IEA QIWI

IEA QIWI

French-New Zealand International Emerging Action in Geosciences

IEA QIWI
2019-2021

Contacts:
France: Dr. Y. Le Gonidec (CNRS)
Yves.LeGonidec(at)univ-rennes1.fr

New Zealand: Dr G. Lamarche and Dr. Y. Ladroit (NIWA)

IEA QIWI
News

December 2019: QIWI meeting at NIWA (New Zealand, Wellington)

June 2019: QIWI meeting at IFREMER (France, Brest)

Introduction

The IEA QIWI (International Emerging Action “Quantitative Imaging of Water-column Inhomogeneities using backscatter acoustic signal“) is managed by Dr. Yves Le Gonidec (Géosciences Rennes, CNRS – Université de Rennes 1) in collaboration with the National Institute of Water and Atmospheric research (New Zealand, Wellington).

Missions and research themes

Detecting liquid or gaseous features in the ocean is generating considerable interest in the geoscience community because of their potentially high economic values (oil & gas, mining, freshwater), their significance for environmental management (oil/gas leakage, biodiversity mapping, greenhouse gas monitoring) and, in New Zealand, cultural and traditional values. Modern marine multibeam echosounders provide the most reliable, accessible and technologically advanced means to develop systematic, measurable and repeatable means of analysis of such features by using the acoustic energy backscattered by gas, oil bubbles, freshwater plumes, particulate matter, etc. Identifying and characterising flares and plumes from the marine acoustic backscatter signal is a difficult task due to the often very weak contrast of acoustic impedance between scatterers and sea-water, the transient and dynamic behaviour of the scatterers, and the complexity of the physics involved in marine acoustic signal analysis in this dynamic environment. In 2018, the QUOI (Quantitative Ocean-Column Imaging using hydroacoustic sources) oceanographic voyage, leads by the NIWA, was performed in the hydrothermal vent field in the shallow waters of Bay of Plenty (New Zealand) to tackle some of the issues pertinent to this topic.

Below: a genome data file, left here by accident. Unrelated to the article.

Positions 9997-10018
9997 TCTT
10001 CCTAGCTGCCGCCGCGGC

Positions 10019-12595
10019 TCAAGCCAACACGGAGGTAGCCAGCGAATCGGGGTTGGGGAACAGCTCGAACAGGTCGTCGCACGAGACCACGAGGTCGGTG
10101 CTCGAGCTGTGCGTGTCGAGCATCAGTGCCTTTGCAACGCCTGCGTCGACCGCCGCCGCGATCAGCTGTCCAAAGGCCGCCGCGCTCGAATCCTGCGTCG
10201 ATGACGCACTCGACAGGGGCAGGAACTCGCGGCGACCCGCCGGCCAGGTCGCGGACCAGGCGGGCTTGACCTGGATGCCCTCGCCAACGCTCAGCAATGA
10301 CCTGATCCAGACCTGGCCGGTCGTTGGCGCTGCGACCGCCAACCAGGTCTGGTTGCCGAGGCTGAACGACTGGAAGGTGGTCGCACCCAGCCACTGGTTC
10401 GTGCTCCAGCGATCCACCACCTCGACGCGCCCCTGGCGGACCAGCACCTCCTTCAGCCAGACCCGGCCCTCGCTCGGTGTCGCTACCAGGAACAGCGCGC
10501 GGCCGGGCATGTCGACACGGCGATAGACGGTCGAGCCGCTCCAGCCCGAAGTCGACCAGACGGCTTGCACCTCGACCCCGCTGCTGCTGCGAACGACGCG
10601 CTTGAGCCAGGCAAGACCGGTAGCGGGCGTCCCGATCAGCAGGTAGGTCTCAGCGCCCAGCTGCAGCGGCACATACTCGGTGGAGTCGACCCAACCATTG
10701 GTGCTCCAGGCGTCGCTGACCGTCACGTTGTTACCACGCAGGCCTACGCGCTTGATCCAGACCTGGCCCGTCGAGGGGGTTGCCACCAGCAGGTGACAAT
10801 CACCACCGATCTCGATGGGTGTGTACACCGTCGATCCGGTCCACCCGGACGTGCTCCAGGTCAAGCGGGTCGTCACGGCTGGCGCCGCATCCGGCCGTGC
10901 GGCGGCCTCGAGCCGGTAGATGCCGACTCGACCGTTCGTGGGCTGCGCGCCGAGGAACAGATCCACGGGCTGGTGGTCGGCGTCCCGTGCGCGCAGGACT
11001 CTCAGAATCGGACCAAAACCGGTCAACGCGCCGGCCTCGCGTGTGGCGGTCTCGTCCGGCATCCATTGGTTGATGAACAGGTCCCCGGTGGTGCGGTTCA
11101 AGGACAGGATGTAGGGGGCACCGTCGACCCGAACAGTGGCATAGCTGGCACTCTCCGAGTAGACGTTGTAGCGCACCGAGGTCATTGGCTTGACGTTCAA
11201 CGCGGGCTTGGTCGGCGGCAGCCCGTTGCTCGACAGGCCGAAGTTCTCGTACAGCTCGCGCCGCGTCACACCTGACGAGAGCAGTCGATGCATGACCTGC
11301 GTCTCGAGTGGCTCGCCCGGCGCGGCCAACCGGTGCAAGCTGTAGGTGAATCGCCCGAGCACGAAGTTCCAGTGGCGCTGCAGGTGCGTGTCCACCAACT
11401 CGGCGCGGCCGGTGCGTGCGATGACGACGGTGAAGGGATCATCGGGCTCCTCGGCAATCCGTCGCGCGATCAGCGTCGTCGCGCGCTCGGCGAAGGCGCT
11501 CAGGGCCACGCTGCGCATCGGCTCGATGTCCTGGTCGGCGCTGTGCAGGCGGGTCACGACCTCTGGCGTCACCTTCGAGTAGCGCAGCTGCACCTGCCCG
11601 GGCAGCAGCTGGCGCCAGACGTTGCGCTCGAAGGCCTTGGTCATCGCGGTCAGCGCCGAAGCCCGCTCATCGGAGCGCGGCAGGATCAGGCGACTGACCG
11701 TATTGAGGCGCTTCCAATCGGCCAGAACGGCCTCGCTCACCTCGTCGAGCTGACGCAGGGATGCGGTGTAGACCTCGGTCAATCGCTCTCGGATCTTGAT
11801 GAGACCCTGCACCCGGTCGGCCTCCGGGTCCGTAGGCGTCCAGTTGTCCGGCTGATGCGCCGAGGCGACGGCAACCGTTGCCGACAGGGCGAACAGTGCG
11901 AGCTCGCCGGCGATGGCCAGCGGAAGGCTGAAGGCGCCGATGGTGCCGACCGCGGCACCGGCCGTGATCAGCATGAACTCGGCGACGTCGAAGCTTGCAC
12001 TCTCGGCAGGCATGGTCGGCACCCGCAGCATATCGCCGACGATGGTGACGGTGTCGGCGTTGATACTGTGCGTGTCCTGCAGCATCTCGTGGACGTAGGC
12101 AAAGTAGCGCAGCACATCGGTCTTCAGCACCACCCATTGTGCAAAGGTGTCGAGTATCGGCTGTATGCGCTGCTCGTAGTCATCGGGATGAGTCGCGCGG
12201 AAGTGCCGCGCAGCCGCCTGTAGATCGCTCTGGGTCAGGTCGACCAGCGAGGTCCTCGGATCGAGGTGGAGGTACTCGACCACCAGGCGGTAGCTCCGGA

Main OBJECTIVES OF THE PROJECT

The aim of the IEA QIWI is to enhance understanding of the origin, behaviour and quantity of physical features in the water column recorded in marine acoustic systems: the main projects of research deal methodological development and specific processing of multi-sensor and multi-target acoustic datasets acquired during the QUOI voyage. Complementary measurements are also available, including an optical towed-camera (IMAS) over active gas seeps and ground-truth sampling data for direct observation and characterization (natural targets), and a Synthetic Seep Generator (SSG, UNH) used to generate gas bubbles automatically released in the water column (artificial targets). Passive acoustic experiments performed to record ambient acoustic noises are analysed in order to identify acoustic sounds associated to natural gas bubbles released at the seafloor, but this remains challenging because of the noisy environnement. Acoustic experiments deal with the use of different echosounders used during the QUOI voyage. A single-beam transducer, mounted to a Pan and Tilt system (IFREMER) to acquire acoustic profiles with different incident angles, and two multibeam systems with a large acoustic fan aperture were recorded simultaneously, allowing a cross-calibration experiment performed on the SSG deployed in a seafloor area free of natural seeps. A multifrequency approach has been performed with a set of calibrated singlebeam echosounders in the frequency range 18-200 kHz and is used to identify the bubble size and gas viscosity: the quantification of these two frequency dependent parameters can contribute to discriminate between CO2 and CH4 gases, and between small and large bubbles associated to different rising speeds in the water column: the approach may inform to better understand the origin of the seep and the flare morphology from the seafloor to the sea surface.

institutions and laboratories involved

France

  • Géosciences Rennes, CNRS – Université de Rennes 1: Yves Le Gonidec
  • IFREMER, Brest: Jean-Marie Augustin, Arnaud Gaillot, Cyrille Poncelet

New Zealand

  • NIWA, Wellington: Yoann Ladroit, Geoffroy Lamarche (leader of the QUOI voyage), Arne Pallentin, Sally Watson

Australia

  • IMAS/CSIRO, Hobart: Vanessa Lucieer, Amy Nau, Erika Spain